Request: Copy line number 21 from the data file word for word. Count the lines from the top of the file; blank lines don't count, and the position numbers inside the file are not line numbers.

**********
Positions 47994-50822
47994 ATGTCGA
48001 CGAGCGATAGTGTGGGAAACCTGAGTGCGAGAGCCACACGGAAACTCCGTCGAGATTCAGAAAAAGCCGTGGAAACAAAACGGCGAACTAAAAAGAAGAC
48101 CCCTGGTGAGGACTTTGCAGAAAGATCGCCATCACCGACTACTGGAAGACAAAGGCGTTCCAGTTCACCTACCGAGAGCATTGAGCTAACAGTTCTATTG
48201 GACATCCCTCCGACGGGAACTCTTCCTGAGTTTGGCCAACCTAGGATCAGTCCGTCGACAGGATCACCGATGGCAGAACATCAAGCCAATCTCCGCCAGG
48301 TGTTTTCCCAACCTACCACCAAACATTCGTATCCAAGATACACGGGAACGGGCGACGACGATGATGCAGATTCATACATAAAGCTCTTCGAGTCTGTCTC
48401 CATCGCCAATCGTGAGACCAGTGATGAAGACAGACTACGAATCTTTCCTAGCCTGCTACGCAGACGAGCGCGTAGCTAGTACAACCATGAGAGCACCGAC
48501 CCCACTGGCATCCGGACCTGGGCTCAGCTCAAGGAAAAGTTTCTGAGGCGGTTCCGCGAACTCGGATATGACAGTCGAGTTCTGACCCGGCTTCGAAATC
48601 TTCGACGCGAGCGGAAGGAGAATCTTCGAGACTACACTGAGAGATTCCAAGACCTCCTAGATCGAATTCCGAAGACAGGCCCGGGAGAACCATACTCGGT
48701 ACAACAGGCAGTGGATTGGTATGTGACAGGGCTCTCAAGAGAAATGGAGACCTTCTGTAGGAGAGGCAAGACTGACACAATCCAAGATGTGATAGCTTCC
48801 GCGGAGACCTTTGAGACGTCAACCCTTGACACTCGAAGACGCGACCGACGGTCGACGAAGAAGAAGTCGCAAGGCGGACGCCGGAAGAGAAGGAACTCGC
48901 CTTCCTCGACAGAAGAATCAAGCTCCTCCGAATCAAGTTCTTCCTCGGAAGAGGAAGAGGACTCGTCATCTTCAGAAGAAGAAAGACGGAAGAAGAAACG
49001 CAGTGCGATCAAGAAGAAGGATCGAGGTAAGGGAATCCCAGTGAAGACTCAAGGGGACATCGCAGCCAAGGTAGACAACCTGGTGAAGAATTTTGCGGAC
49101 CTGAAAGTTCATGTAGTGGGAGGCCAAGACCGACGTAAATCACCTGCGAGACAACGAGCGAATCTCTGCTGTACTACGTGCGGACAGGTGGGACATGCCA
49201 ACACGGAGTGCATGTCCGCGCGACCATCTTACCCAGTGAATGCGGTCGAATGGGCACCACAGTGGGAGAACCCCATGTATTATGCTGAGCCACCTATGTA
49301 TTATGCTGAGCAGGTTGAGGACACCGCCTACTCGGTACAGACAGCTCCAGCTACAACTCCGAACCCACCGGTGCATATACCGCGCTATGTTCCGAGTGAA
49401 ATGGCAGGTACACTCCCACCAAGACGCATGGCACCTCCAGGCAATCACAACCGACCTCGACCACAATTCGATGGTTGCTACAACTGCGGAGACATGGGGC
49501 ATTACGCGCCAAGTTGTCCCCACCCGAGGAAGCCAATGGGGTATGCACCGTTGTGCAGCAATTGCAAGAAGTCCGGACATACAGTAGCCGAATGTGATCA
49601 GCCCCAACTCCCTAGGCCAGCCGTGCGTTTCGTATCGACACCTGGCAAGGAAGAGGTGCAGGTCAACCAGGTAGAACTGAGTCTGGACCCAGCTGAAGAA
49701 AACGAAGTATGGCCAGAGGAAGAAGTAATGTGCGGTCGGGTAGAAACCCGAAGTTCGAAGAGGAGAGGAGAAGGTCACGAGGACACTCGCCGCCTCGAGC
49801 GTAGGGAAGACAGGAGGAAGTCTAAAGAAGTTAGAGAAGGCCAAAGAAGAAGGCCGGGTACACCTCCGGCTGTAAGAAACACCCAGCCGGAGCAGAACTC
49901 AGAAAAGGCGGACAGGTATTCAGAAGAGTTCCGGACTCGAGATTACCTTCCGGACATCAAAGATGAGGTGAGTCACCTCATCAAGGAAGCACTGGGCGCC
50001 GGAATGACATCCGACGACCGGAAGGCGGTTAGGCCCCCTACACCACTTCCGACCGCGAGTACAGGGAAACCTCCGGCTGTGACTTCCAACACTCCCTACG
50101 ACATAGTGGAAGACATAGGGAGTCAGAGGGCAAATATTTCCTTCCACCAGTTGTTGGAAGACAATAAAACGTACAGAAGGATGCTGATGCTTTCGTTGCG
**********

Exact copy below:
49801 GTAGGGAAGACAGGAGGAAGTCTAAAGAAGTTAGAGAAGGCCAAAGAAGAAGGCCGGGTACACCTCCGGCTGTAAGAAACACCCAGCCGGAGCAGAACTC